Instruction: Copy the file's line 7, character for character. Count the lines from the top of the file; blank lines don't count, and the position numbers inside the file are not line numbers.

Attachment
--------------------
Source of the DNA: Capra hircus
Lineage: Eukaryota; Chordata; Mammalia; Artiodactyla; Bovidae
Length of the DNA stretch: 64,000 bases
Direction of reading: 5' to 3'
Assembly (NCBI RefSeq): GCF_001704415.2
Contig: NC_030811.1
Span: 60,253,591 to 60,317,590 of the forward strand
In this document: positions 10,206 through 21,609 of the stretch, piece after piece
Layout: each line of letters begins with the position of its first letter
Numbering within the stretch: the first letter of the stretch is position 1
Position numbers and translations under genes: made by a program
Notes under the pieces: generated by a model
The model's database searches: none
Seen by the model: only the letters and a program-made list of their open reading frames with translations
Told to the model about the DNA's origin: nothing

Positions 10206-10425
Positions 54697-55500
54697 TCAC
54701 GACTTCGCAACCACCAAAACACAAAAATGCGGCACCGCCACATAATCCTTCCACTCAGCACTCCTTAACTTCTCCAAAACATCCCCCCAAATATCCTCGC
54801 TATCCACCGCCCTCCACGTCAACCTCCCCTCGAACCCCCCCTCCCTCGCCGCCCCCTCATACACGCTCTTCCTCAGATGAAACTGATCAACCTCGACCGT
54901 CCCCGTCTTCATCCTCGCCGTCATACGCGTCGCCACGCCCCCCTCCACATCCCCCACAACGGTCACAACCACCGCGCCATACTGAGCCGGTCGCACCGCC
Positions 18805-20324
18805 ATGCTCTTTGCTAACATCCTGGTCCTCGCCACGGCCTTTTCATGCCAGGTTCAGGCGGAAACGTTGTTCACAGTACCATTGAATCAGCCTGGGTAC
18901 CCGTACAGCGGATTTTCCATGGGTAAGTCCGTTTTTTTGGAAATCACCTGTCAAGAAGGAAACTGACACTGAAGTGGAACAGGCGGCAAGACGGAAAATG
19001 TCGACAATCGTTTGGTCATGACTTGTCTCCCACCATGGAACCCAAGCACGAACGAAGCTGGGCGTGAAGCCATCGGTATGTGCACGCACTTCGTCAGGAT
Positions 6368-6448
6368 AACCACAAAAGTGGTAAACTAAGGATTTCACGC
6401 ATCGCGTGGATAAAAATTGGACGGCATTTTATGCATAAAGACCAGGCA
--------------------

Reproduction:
Span: 60,253,591 to 60,317,590 of the forward strand